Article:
NoTricksZone Goes Green

Although under normal conditions it makes no economic or scientific sense to install solar panels way up here at 53° north latitude in somber northern Germany, generous subsidies make it risk-free. So either you jump through the hoop and take the money, or you pay through the nose.

I have to make a confession – our home, which is home to NoTricksZone, was outfitted with solar panels in late March.

Our home is ideally situated and so we decided to put 12 KW of rated capacity on our home. Our decision has nothing to do with the nonsense of “protecting the climate”. A customer of ours installs these systems on the side, and so I thought, what the heck. One hand washes the other. And like Dave Suzuki says: “Hey man, it’s for free!”

The entire system is financed by a low-interest loan and will start to pay back in about 10 years, using conservative figures. Without the subsidies, that period would be closer to 30, i.e. way beyond the lifetime of the panels.

There are lots of open issues, of course. What happens if the system has a problem and the manufacturer has gone bust, as many already have? In Germany there are hundreds of thousands of systems already installed. What about disposal and recycling of the panels 20 years down the road at the end of their lifetime? Our panels are from Sharp and current converter is from SMA.

Workmen preparing the roof.

The installation company is run by a real tinkerer, and he’s working on some ideas. The technology still has potential for improvement. Unfortunately the subsidies killed all the incentive to develop the technology. Development is expensive, and why do it if you can make money without it?

The installation is just about complete, and the power utility company will be hooking it up soon.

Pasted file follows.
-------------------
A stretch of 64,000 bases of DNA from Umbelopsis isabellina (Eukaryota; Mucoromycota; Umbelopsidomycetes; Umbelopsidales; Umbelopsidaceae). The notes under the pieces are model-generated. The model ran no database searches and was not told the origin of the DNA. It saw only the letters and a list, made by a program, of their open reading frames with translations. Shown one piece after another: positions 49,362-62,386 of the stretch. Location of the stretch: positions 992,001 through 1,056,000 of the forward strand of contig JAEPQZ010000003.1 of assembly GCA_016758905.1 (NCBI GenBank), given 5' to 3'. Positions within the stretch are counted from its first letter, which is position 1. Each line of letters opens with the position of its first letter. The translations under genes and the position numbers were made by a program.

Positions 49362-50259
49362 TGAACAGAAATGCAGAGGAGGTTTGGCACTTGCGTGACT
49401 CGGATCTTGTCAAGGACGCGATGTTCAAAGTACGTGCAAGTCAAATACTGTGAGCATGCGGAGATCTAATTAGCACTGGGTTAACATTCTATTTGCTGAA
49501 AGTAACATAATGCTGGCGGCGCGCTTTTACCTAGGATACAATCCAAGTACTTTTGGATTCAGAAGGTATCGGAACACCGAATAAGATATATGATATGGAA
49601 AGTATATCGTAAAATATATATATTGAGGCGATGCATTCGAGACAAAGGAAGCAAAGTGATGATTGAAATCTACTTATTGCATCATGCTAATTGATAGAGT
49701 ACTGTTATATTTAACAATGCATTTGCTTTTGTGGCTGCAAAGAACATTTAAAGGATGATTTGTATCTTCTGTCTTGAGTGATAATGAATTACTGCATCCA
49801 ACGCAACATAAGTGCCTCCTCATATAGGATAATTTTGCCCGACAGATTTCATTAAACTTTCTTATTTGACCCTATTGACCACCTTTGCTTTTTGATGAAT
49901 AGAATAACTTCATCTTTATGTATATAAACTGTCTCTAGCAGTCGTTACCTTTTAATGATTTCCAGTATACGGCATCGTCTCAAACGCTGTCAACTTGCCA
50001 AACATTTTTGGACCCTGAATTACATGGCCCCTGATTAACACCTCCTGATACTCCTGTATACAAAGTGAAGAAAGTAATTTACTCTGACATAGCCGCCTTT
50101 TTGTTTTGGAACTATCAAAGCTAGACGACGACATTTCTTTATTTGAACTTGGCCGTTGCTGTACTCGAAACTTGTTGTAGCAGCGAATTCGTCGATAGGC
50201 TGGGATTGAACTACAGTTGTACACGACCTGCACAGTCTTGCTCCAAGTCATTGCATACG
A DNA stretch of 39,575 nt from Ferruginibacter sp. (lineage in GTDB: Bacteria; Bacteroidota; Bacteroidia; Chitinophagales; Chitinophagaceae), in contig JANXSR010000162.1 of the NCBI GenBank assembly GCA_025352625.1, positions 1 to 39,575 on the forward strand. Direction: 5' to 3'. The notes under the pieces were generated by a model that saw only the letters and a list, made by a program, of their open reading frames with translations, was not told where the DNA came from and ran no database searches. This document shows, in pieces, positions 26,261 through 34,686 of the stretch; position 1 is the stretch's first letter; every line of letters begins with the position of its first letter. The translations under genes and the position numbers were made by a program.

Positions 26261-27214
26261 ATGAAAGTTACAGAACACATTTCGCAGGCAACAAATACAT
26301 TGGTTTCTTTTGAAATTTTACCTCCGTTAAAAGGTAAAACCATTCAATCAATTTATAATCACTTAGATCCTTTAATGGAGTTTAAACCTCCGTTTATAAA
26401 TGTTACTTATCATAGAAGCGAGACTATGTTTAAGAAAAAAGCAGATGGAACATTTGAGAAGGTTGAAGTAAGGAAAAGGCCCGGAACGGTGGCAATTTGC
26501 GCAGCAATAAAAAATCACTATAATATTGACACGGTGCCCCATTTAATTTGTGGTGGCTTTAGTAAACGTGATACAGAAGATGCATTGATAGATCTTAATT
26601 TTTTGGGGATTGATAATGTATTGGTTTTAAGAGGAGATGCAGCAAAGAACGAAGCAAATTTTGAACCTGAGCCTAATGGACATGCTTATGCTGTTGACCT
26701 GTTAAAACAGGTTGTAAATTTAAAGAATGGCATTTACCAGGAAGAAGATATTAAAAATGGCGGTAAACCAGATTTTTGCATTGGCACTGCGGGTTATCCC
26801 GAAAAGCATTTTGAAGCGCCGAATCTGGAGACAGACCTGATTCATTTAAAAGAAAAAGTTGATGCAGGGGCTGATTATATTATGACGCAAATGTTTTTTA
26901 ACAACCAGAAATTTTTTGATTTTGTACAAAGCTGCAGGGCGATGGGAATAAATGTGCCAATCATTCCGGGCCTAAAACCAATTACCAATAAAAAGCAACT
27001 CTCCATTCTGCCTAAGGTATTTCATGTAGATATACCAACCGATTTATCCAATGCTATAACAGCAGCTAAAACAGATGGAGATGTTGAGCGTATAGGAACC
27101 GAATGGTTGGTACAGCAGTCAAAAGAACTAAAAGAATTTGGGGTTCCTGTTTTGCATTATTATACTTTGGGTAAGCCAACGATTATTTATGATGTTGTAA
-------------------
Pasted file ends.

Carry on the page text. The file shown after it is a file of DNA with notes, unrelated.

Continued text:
My apologies to German skeptic readers who now will have to pay for my expensive green electricity. 🙂

39 responses to “NoTricksZone Goes Green”

  1. Paul

    Hmmn, I love reading your blog. I had the opportunity to install solar pv but decided against it on grounds of principle, the poor subsidising the rich and all that. Frankly I’m surprised you’ve opted to install them. Perhaps I’m being a purist in these matters but I do have to say again that I’m surprised.

  2. matthu

    In 2009 my aged mother installed £13k worth of photovoltaic panels on her roof but the installer never completed the technical specs enabling her to get it registered for the feed-in tariff. Recently discovered the panels were of German origin which had never been fully accredited to be connected to the UK grid and the installer had subsequently lost his licence … Had to pay another £2k to get the panels replaced in 2012 before we could sell the house.


  3. DirkH

    Sharp and SMA is as good a choice as you can make at the moment.

    And it’s nice to hear that notrickszone now offsets its emissions and has become a sustainable blog. This way I don’t have to feel bad about the polar bears reading it.

  4. Paul Maynard

    I get the same feeling when visiting my sister. We both live in the London area.

    When I was there recently, he got out the laptop to show in real time how much money he was making from the PV. He reckons the payback is about 8 years.

    Of course, it only works because of the subsidy from all of our electricity bills.

    The people that have been really caught out are those that have sold 25 years leases on their rooves to a variety of scoundrels including major electricity suppliers. Problem comes when you want to sell your house and you find some third party has a lien on your roof. Bansk and buidling societies just don’t like it.

    More green crookery.

    PS we are renovating an old house and are putting a wet panel up. No subsidy, but looks ok economically. We shall see.

  5. Casper

    Pierre, what would you do if the roof of your house were on fire?

    1. Bruce of Newcastle
      1. Bernd Felsche

        Finally! They’re waking up in Australia.

        Although there are grid isolation switches, the panels are still “live” when there is daylight. There are no standard means of isolating individual panels in normal PV installations so hazardous voltages must be assumed to be present. Most fire response teams don’t have the means to e.g. foam up the panels safely to reduce the risks.

        The problem is of course more substantial in e.g. Germany because the roof space is often used as a space to live. So electrical appliances as well as open flames aren’t an unusual thing. That, and the traditional use of timber for framing as well as panels add to the likelihood of a roof fire.

        In the long run, insurance companies will adjust premiums for those with PV solar.

  6. Harry Dale Huffman